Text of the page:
It’s turning to dark. The fog is rolling in off the New River, ironically and un-creatively given so soft of a name by some assuming geologist. I’m a geologist, so I can pick on us with no reservation. Seriously, I think a river that was honored by the Native Americans, unique in it’s flow and geology, home to a thriving habitat all its own and occupying a place in American history could be given a more imaginative name. Tonight, though, is more exciting than listening to me rave about the geology of our area, which is indeed fascinating. There is a cave system only a few hundred yards from my house which is largely unexplored. There is a bizarre and slightly bewildering diversity of karst terrain and alluvial (river) deposits in my front yard, separated by only a few yards from one another. These river deposits in my yard contain huge smoth alluvial stones, perfect for a fire pit, that tells a story much more ancient than human history.
Tonight is about lamb. Laura has found a recipe for our remaining leg of lamb left from when our butcher closed shop. I only wish that I had this web site then, for we could have at least launched a mission to save his business. A foodie without a butcher is a sad person indeed. But, we’ve been spared. Cavalier Farms, Shadowchase Farms and Virginia Tech have turned out to be great sources of local, organic, pasture raised and in the case of Shadowchase, dry aged beef, pork and lamb.
Ah, the lamb. I meet so many people who are squeamish about lamb and for the life of me I do not understand why. It’s sweet, slightly gamey and absolutely wonderful. We have made it a personal mission to invite people to our house to eat lamb – and so far, perhaps due to the wonderful manners of southern people, we have yet to have anyone not eat lamb. Children amble about sucking on lamb shanks, adults are served cuts of leg and everyone gushes over wonderful grilled lamb short ribs. Marinated with orange and citrus, slow cooked over a grill and finished on high heat, I don’t know how anyone can not love it.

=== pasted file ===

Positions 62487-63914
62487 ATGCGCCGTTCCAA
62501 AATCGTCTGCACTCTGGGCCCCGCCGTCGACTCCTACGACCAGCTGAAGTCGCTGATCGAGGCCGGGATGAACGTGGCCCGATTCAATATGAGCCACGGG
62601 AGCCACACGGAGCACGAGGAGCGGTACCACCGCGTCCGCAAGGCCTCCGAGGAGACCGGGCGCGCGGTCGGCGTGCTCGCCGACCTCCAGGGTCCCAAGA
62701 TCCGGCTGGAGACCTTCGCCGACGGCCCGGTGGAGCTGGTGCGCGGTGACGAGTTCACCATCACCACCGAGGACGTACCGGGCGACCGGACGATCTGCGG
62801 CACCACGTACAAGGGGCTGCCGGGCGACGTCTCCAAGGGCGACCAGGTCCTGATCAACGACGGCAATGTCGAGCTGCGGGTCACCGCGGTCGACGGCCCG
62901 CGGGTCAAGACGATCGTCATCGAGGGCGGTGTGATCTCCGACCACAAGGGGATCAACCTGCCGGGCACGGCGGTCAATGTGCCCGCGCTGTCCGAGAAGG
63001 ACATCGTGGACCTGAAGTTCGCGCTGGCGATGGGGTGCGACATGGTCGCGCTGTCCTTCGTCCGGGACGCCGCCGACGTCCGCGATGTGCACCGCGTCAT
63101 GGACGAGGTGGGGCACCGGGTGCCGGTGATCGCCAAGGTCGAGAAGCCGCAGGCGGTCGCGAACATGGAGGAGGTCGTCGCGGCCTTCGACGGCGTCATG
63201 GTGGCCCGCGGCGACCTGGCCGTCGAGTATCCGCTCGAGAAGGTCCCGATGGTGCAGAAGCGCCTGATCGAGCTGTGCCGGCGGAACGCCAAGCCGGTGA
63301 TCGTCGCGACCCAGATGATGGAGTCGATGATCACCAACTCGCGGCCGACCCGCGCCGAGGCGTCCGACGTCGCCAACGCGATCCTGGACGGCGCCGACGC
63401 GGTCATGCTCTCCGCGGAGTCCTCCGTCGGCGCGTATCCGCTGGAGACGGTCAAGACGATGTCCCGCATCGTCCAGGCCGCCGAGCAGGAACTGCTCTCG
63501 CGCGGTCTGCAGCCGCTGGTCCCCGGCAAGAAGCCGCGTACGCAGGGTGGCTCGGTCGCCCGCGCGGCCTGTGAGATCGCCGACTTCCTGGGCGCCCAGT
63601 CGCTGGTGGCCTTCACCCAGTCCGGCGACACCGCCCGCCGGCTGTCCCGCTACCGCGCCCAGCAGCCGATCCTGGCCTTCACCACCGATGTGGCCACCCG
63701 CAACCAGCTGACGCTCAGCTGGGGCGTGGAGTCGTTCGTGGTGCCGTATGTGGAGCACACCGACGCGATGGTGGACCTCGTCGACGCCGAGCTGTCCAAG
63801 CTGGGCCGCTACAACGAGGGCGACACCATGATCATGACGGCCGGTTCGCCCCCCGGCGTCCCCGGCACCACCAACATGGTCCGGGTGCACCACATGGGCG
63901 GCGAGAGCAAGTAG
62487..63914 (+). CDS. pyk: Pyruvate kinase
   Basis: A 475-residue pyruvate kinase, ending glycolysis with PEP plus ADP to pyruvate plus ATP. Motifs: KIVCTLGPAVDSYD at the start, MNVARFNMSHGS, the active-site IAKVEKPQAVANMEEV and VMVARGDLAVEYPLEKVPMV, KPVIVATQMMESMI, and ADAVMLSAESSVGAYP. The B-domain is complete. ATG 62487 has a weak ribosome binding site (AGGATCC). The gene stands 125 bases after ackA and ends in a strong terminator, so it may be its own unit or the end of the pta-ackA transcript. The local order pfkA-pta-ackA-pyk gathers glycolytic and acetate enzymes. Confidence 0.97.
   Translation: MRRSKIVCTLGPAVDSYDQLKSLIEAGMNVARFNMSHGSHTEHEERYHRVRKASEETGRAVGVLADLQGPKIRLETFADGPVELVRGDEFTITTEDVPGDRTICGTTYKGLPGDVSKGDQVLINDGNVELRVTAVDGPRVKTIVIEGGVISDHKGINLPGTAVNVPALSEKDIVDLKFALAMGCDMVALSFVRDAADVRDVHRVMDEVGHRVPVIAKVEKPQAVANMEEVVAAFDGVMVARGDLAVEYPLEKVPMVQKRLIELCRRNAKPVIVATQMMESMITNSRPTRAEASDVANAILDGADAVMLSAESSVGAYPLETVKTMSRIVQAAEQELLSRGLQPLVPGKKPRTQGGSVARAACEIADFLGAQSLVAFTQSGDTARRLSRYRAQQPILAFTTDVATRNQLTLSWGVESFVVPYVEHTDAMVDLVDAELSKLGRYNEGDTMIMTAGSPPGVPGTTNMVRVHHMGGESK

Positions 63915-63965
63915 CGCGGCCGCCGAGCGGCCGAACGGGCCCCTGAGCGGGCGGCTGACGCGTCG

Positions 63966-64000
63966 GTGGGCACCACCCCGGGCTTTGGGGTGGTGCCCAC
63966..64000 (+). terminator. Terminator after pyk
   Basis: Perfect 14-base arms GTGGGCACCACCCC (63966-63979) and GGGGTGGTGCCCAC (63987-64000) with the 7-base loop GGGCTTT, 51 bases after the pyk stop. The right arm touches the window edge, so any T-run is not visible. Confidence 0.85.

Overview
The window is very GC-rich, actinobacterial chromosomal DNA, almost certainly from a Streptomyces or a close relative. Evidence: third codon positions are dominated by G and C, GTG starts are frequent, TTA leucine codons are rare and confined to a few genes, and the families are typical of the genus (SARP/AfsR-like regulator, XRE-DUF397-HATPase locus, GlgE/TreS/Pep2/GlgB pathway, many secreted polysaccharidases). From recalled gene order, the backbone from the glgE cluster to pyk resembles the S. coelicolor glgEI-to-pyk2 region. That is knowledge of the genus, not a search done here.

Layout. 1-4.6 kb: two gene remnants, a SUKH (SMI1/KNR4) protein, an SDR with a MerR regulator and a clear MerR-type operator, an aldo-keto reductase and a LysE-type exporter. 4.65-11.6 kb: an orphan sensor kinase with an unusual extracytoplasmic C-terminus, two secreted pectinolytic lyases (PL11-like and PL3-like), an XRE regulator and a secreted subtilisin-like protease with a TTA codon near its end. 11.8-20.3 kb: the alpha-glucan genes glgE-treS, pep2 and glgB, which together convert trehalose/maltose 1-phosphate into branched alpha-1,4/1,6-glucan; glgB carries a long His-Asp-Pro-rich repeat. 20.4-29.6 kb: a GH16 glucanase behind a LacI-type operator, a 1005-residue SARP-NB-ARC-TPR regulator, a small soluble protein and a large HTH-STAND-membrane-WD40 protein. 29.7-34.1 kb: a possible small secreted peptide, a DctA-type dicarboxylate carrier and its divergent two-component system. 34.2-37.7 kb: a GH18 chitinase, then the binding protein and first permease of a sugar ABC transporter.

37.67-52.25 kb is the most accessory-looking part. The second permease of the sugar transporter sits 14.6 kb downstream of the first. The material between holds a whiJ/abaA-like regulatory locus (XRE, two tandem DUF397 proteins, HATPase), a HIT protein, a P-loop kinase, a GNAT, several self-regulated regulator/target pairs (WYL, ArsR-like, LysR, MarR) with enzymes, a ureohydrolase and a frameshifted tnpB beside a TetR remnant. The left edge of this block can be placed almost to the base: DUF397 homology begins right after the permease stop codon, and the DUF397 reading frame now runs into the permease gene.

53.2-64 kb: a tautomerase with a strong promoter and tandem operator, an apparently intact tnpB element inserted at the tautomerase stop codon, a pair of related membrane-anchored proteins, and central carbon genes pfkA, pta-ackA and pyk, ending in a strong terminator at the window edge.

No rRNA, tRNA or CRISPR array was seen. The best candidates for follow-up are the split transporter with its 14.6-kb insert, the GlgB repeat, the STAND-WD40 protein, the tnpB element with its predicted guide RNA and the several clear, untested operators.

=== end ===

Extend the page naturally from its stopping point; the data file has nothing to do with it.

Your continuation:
Tonight is a test. It has poured rain all day and it is cold. Thirty-four degrees. I wish it would just snow but the sky refuses to grant me the two degrees required. I let the fire go out last night and its cold inside, too. The wood stove is groaning and it is only a matter of time before the white oak inside catches the cold outside and renders it impotent. Laura will be warm and happy and I am allowing the leg of lamb, the last one from our butcher, which has been marinating in citrus, rosemary and wine, come to room temperature. This is a work of art, this leg of lamb. Carefully harvested from a local farm, dry aged and then flash frozen, it has been in my freezer for almost a year. Now, on this day, it is time. I remind myself, grilling has absolutely nothing to do with the weather.
1/2 Cup of Grapefruit Juice
4 Clementimes, Halved
1 cup of dry white wine
3-8 garlic cloves (Increase if you think there is a high vampire risk.)
Salt & Pepper
1/4 Cup of Olive Oil
Place all the ingredients in your blender and blend until smooth. Smother your leg of lamb in it, place in a large ziplock bag and refrigerate for 12-36 hours. The citrus will actually start to “cook” the lamb, making it incredibly moist and tender.
Heat your grill to medium-high (about 450 degrees). I’ve found that one full chimney starter allowed to turn white is perfect to start this recipe. Drain excess marinade into a cast iron skillet large enough to accomadate the lamb. Place the lamb on the “cold” side of the grill for about 30 minutes. In the meantime, add a handful of baby carrots, a can of black beans and cilantro to taste to the skillet. Placed the skillet over the hot side of the grill and bring to a full simmer. Place the leg in the skillet for about 20 minutes, then remove and sear to form a crust. Check the temperature, remove when it is about 135 degrees for medium rare and allow to stand for twenty minutes.
Oh, a headlamp is essential for grilling in the dark while it’s raining. Shoes help too.
Recipe is modified from “Molto Batali” by Mario Batali.